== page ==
Earlier today, Facebook CEO Mark Zuckerberg posted a video of himself speaking Mandarin in Beijing. Since then, I’ve gotten several emails asking about how Zuckerberg’s Mandarin is. In a word, terrible.
It’s hard to describe in English what Zuckerberg’s Mandarin sounded like, but I’d put it roughly at the level of someone who studied for two years in college, which means he can communicate like an articulate 7-year-old with a mouth full of marbles. Zuckerberg was addressing an audience at Tsinghua University School of Economics and Management, a prestigious business school whose board he recently joined. When he began speaking in Chinese the crowd erupted in cheers:
I watched part of the video with our Chinese intern, and he could not understand most of what Zuckerberg said. It was easier for me to decipher Zuckerberg’s Chinese, because that’s what I sounded like as a second-year student of the language while in college. (My Mandarin now is decent, though rusty; I studied for four years in college and spent roughly six years living in China. It wasn’t until after I finished my second year of Mandarin that I could get a Chinese cab driver to understand me.)
Mandarin grammar is relatively simple; probably the most difficult part is the pronunciation, especially the four tones. When asked about advice for students in the audience who want to start companies, Zuckerberg seemed to intend to say, "I think the best companies are founded not because the founder wants to start a company, but because the founder wants to change the world." Most of what Zuckerberg said was guessable because of the context — even though he mispronounced most of what he said — and the audience applauded supportively.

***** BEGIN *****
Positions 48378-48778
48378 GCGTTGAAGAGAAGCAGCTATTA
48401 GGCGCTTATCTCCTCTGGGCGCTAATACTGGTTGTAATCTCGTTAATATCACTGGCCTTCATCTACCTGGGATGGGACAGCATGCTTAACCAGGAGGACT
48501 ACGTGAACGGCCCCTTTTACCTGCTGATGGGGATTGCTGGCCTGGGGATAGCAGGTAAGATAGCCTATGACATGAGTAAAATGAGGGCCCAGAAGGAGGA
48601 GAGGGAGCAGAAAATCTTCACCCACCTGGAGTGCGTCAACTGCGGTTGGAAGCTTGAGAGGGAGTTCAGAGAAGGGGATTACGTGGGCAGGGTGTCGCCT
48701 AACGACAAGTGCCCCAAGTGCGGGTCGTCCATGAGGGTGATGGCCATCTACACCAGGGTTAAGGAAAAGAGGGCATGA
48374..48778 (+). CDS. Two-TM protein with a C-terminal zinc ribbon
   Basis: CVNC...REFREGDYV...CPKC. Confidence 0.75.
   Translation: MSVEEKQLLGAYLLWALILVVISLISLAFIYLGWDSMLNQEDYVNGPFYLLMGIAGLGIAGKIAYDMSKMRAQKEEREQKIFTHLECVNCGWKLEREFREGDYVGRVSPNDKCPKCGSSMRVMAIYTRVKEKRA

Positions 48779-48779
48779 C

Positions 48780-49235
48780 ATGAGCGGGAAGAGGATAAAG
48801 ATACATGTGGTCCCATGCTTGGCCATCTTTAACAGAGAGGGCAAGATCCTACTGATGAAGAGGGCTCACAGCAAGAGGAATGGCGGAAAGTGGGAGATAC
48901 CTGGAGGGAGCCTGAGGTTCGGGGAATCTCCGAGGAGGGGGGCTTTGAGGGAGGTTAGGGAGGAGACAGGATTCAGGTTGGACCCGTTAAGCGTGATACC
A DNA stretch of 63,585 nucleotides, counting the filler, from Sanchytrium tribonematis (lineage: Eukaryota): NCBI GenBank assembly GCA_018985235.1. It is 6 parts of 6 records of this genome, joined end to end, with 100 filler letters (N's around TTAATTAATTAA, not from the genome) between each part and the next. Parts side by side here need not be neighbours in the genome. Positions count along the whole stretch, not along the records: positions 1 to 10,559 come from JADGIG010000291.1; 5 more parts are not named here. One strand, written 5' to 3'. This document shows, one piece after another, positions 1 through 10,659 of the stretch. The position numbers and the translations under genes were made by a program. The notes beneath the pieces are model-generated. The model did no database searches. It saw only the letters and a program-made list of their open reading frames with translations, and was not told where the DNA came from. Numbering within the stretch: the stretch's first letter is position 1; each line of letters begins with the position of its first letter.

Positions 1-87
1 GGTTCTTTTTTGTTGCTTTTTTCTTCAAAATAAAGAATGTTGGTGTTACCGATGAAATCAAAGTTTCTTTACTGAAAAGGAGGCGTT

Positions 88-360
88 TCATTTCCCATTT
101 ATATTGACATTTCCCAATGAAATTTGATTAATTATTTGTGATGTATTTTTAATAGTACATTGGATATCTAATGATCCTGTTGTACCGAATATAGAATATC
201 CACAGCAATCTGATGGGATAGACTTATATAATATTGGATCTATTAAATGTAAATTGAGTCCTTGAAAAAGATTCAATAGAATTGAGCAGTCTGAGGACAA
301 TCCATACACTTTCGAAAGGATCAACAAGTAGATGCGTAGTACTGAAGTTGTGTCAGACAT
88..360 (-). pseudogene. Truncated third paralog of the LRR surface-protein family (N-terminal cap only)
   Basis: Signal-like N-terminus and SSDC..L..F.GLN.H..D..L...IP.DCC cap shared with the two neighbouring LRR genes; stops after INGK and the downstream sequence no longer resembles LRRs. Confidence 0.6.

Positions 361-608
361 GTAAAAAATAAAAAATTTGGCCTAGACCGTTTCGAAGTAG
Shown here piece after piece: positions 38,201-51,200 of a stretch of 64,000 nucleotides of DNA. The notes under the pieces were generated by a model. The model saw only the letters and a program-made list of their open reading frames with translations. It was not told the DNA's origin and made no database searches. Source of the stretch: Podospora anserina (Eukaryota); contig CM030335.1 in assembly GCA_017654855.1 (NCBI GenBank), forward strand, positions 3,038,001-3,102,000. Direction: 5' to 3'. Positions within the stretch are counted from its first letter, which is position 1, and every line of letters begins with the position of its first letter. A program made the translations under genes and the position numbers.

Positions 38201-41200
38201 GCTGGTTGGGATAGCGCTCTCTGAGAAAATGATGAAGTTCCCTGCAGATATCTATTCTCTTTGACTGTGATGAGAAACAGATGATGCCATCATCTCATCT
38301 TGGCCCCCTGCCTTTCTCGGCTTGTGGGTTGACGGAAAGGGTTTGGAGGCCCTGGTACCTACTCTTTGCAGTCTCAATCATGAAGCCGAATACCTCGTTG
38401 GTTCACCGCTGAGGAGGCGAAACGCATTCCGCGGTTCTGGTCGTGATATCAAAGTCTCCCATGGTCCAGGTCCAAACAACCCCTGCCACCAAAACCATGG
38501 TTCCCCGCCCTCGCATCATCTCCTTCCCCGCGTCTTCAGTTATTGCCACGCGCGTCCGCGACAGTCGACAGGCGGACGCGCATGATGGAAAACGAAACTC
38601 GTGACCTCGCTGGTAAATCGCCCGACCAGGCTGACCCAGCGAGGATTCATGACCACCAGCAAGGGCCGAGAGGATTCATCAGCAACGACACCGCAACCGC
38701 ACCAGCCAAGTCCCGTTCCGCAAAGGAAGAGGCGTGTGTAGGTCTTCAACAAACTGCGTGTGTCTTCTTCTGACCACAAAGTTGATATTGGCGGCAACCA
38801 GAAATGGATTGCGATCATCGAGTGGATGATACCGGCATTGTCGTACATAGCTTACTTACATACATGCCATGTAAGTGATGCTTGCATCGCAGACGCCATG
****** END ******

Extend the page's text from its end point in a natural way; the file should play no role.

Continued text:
A Westerner speaking Mandarin in China — at any level — tends to elicit joy from average Chinese, who seem to appreciate the effort and respect they feel learning Mandarin demonstrates. As in the United States, Zuckerberg is a huge star in China, and the audience responded positively to his speech. And to be fair, it was impressive and brave for him to try.
After 23 minutes of a grinding Q&A, the moderator opened up the floor for questions. The first questioner asked how Facebook in its early days developed an edge over its competitors. Zuckerberg looked helpless, and the moderator simplified the question. Zuckerberg paused and asked for help, and the student switched to English.
It’s hard not to see a patronizing note in the Chinese audience’s reaction to Zuckerberg’s Mandarin. To borrow from Samuel Johnson’s quip, he was like a dog walking on its hind legs: It wasn’t done well, but it was a surprise to see it done at all.